Amazing 4K footage of Earth shot from the upper atmosphere with a Sigma fp

The Sigma fp mirrorless camera was sent to the edge of space and came back with some stunning 4K video.

Picture of Earth captured by a Sigma camera in near orbit.

Sigma's fp camera is said to be the world's smallest and lightest full-frame mirrorless camera, and the company recently demonstrated its capability in the best way possible — by sending it to space.

Stunning detail — The company actually sent two cameras attached to balloons into the upper atmosphere, so not exactly space, but they were able to capture some stunning shots of Earth. One of the cameras shot 24-megapixel raw stills every five seconds, while the other shot 4K RAW film.

Because capturing in RAW uses a lot of data, the 2TB SSD inside the camera shooting video was only able to record about an hour and forty minutes of footage from the time of takeoff. Thankfully that was still enough time for the balloon to reach the edges of space and bring back the goods.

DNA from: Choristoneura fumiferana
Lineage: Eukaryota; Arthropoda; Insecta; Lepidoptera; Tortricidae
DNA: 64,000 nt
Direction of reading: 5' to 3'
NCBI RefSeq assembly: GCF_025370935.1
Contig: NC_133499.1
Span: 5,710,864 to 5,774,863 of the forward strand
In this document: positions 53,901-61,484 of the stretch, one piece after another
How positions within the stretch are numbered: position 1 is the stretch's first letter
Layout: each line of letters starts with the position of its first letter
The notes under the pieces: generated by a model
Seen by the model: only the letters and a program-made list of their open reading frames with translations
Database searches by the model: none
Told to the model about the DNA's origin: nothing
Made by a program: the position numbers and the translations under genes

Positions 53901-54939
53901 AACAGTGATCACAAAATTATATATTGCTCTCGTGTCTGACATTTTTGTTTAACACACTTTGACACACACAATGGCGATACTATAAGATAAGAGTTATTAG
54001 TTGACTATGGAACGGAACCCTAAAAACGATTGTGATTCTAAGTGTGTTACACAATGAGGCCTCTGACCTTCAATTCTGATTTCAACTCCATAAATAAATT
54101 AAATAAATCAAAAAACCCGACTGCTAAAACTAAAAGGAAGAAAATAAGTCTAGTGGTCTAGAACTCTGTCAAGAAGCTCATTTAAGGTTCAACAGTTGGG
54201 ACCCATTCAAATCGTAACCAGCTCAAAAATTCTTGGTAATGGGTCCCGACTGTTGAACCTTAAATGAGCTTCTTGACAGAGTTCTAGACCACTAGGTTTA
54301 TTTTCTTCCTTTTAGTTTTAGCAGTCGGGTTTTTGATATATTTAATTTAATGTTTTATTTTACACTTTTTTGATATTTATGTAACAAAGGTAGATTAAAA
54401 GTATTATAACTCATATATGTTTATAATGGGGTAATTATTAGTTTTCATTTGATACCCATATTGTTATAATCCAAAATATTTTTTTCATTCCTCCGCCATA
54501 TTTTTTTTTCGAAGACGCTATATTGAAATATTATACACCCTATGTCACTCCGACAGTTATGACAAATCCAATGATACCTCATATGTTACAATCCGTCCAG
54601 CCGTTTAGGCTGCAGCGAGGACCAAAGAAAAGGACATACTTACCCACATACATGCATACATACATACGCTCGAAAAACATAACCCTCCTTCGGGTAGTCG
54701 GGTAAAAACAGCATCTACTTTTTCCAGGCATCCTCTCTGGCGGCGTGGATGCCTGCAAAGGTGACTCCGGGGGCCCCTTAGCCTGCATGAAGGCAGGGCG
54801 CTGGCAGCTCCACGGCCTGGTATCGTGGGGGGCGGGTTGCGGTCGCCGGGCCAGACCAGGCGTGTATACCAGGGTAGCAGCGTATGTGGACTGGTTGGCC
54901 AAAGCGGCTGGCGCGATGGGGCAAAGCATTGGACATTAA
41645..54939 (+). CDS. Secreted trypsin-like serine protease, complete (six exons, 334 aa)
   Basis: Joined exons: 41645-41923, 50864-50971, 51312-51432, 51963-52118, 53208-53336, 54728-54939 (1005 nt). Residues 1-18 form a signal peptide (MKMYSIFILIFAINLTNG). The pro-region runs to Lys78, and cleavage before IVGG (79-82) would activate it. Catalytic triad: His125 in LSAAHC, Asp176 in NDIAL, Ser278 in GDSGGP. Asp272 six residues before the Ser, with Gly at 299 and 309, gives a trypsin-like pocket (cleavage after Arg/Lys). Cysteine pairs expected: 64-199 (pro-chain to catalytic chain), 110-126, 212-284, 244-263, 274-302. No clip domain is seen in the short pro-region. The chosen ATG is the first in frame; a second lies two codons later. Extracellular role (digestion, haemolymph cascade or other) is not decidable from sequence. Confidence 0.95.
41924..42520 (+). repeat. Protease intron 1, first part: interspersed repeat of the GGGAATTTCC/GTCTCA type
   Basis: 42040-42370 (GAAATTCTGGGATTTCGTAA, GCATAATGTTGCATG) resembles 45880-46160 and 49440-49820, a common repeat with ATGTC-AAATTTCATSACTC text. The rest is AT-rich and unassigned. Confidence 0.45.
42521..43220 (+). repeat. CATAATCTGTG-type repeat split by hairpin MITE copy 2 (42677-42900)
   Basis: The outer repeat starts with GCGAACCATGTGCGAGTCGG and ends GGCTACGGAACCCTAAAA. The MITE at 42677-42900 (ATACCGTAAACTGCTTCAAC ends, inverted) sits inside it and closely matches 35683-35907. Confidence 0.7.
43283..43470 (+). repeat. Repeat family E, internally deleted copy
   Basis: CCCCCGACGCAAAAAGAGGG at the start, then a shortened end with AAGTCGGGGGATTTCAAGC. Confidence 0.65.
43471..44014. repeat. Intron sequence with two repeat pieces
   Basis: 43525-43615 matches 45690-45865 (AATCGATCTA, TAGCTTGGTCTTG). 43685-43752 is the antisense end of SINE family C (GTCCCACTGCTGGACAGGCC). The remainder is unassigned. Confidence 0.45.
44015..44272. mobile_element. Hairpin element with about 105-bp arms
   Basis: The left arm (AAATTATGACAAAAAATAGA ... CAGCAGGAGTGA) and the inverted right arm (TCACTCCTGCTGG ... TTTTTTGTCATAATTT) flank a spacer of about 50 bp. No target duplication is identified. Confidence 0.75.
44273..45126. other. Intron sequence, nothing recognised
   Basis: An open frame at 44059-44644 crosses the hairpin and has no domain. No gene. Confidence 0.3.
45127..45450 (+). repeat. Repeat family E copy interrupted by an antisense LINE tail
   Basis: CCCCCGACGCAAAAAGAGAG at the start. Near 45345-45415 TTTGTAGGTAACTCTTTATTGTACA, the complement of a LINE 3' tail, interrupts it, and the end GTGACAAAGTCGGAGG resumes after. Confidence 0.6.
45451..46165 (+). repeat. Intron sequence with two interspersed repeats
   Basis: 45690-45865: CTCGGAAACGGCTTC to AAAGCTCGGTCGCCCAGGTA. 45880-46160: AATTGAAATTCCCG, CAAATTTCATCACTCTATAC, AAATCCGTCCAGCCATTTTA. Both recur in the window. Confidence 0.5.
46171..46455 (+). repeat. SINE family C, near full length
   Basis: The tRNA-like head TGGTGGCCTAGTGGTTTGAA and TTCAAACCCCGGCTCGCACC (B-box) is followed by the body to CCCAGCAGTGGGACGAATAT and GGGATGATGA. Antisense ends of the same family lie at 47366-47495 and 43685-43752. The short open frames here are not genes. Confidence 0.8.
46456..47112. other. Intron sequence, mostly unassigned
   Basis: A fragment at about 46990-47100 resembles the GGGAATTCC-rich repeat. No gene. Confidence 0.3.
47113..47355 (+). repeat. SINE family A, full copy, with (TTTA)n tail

One unexpected mishap was that the camera saw some ice crystals form on its lens:


Still, the detail captured is so clear that you can zoom in and see fields on the ground below:


And this shot captured during the ascent is really something:


Eventually, both balloons popped and the cameras hurtled back down to the surface before parachutes ejected and gently landed them intact.

Conservation photography — While these images are great on their own, and are some great marketing for the Sigma fp, they also do contribute to the important discipline of conservation photography. Throughout time, images have proven an invaluable way to draw attention to environmental issues such as climate change and its impact on Arctic wildlife.

It's one thing to read about such a complex issue. Climate change is something that happens over such a large time horizon that it can be hard for people to zoom out and see the big picture. But it's another thing to see sad pictures of polar bears running out of places to go as their homes melt. Photography is more visceral and triggers inward feelings that we need to save this beautiful wildlife before it's too late.